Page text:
Days after the death of Osama bin Laden demonstrated the reach of U.S. military power, Western and Arab foreign ministers head to Rome to hear out a Turkish plan to end a conflict in Libya that has killed thousands and driven crude oil prices to a 2 1/2-year high.
Italy, reliant on Libya for a quarter of its crude oil, will host the second meeting of 22-nation Libya Contact Group. The meeting comes amid signs of growing frustration in the alliance as the seven-week NATO air campaign has been unable to stop Muammar Qaddafi’s military attacks seeking to crush a popular revolt that began in mid-February.
On the eve of the meeting, Turkey has aligned itself more tightly with Western allies and toughened its language against Qaddafi. Prime Minister Recep Tayyip Erdogan, seeking to take center stage as broker of a new cease-fire settlement, has shifted from calls for a peaceful transition to demanding the Libyan dictator step down “immediately.”
“There is much more than a plan, but you will have to be patient and wait,” Italian Foreign Minister Franco Frattini told reporters in Rome. “The objective of this meeting is to establish coordination for a political initiative, to take a decision on economic support for the National Council of Benghazi, and to set up a road map for a cease-fire.”
Frattini, under pressure at home to press international allies to agree to an end date for the military operations in Libya, will co-chair the talks with Qatari Prime Minister Sheikh Hamad Bin Khalifa Al Thani. United Arab Emirates, which has supplied warplanes, will also be represented.
‘Tears, Bloodshed and Autocracy’
“What needs to happen now is for Qaddafi to immediately withdraw from power and to bring to pass his historical, human and moral responsibility,” Erdogan said yesterday in Istanbul. Declining to disclose plan details, Erdogan said the Islamic world shouldn’t be linked to “tears, bloodshed and autocracy.”
Past cease-fire overtures, including one effort by South Africa, failed to gain traction as Libyan rebels refuse proposals that don’t foresee Qaddafi’s immediate departure. The North Atlantic Treaty Organization, mandated to enforce a United Nations-ordered no-fly zone, have insisted Qaddafi forces must stop attacks on civilians before any truce can be contemplated.
The top priority in Rome is the creation of a fund, made up primarily of donations, to meet the requests of rebels, according to an Italian official, who spoke on condition of anonymity. Responsibility for handling any contact with Tripoli will pass to the UN to avoid what the Italian official called misguided and confusing efforts by some nations to act as go-betweens.
$2 Billion Loan
Among the foreign ministers expected in Rome is U.S. Secretary of State Hillary Clinton, who skipped out on the first-round contact group meeting in mid-April in Doha, where Libyan rebels asked to borrow $2 billion and said they would be rid of Qaddafi in a “matter of weeks.”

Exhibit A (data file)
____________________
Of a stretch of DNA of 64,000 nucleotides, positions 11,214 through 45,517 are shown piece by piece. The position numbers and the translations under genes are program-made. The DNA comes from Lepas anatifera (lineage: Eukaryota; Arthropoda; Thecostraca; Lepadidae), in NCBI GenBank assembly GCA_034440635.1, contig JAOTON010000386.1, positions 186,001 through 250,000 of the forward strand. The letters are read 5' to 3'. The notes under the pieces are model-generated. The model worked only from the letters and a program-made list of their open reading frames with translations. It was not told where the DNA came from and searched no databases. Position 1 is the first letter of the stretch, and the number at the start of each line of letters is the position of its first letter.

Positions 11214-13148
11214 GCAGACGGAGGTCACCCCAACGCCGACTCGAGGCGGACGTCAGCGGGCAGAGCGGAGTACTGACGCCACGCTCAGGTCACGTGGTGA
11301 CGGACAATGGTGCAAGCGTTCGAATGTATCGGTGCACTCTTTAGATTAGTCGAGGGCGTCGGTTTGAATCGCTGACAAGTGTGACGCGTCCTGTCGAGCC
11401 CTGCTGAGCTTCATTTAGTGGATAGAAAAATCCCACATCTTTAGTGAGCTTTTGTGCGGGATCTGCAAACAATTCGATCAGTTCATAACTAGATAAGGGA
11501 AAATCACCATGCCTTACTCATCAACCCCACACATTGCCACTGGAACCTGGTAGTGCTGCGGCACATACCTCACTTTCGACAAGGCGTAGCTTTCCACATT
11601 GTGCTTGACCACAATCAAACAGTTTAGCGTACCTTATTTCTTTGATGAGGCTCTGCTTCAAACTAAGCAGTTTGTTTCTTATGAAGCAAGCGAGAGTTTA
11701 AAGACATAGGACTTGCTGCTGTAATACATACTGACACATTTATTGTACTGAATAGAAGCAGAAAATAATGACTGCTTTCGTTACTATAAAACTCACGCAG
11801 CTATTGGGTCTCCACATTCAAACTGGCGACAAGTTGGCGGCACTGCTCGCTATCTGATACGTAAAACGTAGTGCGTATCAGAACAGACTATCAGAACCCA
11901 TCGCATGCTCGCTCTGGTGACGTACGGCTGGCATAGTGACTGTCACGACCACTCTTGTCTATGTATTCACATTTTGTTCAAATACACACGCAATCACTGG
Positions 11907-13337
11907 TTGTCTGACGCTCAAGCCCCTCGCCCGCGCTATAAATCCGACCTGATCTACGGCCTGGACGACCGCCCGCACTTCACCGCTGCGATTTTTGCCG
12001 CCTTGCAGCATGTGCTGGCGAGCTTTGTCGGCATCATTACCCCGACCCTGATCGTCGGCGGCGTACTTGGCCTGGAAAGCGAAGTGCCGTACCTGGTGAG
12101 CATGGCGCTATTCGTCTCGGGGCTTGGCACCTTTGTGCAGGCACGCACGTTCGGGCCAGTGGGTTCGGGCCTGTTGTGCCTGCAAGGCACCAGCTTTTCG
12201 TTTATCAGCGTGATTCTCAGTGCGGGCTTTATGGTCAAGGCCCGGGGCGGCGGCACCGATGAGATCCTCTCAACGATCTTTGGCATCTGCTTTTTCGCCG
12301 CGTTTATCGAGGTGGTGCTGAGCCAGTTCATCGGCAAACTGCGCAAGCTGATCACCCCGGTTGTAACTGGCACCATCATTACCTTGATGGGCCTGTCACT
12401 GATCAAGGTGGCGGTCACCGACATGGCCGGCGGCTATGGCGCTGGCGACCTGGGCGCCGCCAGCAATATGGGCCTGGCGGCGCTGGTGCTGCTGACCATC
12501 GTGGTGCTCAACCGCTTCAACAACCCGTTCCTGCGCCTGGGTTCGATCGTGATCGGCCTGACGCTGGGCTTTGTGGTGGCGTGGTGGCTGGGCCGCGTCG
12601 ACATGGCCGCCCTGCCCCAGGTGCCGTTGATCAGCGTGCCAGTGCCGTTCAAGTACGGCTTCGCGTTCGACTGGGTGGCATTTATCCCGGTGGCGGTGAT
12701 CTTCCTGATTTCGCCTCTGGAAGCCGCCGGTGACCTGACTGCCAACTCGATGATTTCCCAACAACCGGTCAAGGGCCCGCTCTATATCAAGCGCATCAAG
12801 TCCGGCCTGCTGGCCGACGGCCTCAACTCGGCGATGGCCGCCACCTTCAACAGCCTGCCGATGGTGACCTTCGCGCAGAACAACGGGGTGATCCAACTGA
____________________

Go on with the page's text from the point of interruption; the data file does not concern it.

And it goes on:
Representatives of Libya’s Transitional National Council, the interim authority set up by the rebels, will also attend and renew requests for money and weapons to continue fighting.
Ali al-Tarhouni, head of economic and oil affairs for the council, said yesterday in Benghazi that the group will seek as much as $3 billion, a loan to be secured against future oil revenue, and “is hoping to get most or all of this.”
Oil interests will also loom large over discussions. France’s Total SA, Italy’s Eni SpA and Spain’s Repsol SA are the three Mediterranean refiners which, being closest to Libya, are the most the most reliant on its crude. Eni, the biggest foreign oil producer in Libya, said first-quarter oil production fell 8.6 percent due to the turmoil in the North African country.
East Vs. West
Stalemate persists in Libya, split between the oil-rich east, controlled by rebels, and Qaddafi’s stronghold in the west. Much of the fighting has centered on the western port city of Misrata, transformed into a humanitarian catastrophe under the frequent shelling by Qaddafi’s forces.
The allies are seeking to establish a “clear corridor” so that aid can safely enter the port after NATO stopped an effort to mine the entry to the harbor.
Casting a new light over the meetings are the deaths of Qaddafi’s youngest son and three of his grandchildren, killed in an April 30 NATO airstrike said to have targeted a command bunker, and the fatal shooting this week of the world’s most-wanted terrorist during a secret U.S. mission.
Both may carry a message for Qaddafi, as U.K. Foreign Minister William Hague indicated when briefing members of Parliament yesterday. “Whether individuals are targeted depends on how they behave,” he said.
-- With assistance from Lorenzo Totaro in Rome and Benjamin Harvey in Istanbul. Editors: Terry Atlas, Robin Meszoly